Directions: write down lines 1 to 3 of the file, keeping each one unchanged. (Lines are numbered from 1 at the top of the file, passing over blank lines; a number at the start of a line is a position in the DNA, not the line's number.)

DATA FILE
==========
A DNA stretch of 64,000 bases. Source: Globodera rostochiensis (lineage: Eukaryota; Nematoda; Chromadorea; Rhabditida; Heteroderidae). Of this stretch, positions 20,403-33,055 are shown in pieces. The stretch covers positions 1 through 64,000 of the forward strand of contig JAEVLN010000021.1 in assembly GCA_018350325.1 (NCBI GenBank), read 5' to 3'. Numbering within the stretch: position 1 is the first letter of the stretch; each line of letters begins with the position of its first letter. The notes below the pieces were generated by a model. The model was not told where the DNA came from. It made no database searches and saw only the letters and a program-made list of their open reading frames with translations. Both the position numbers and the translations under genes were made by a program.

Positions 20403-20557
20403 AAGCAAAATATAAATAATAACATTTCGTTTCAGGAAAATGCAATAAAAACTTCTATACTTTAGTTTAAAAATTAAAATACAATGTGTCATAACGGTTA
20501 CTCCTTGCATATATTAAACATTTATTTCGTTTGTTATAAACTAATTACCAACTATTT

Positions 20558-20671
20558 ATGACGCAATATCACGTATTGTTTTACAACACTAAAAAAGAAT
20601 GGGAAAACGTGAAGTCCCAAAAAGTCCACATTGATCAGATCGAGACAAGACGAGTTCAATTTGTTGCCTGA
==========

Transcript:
A DNA stretch of 64,000 bases. Source: Globodera rostochiensis (lineage: Eukaryota; Nematoda; Chromadorea; Rhabditida; Heteroderidae). Of this stretch, positions 20,403-33,055 are shown in pieces. The stretch covers positions 1 through 64,000 of the forward strand of contig JAEVLN010000021.1 in assembly GCA_018350325.1 (NCBI GenBank), read 5' to 3'. Numbering within the stretch: position 1 is the first letter of the stretch; each line of letters begins with the position of its first letter. The notes below the pieces were generated by a model. The model was not told where the DNA came from. It made no database searches and saw only the letters and a program-made list of their open reading frames with translations. Both the position numbers and the translations under genes were made by a program.

Positions 20403-20557
20403 AAGCAAAATATAAATAATAACATTTCGTTTCAGGAAAATGCAATAAAAACTTCTATACTTTAGTTTAAAAATTAAAATACAATGTGTCATAACGGTTA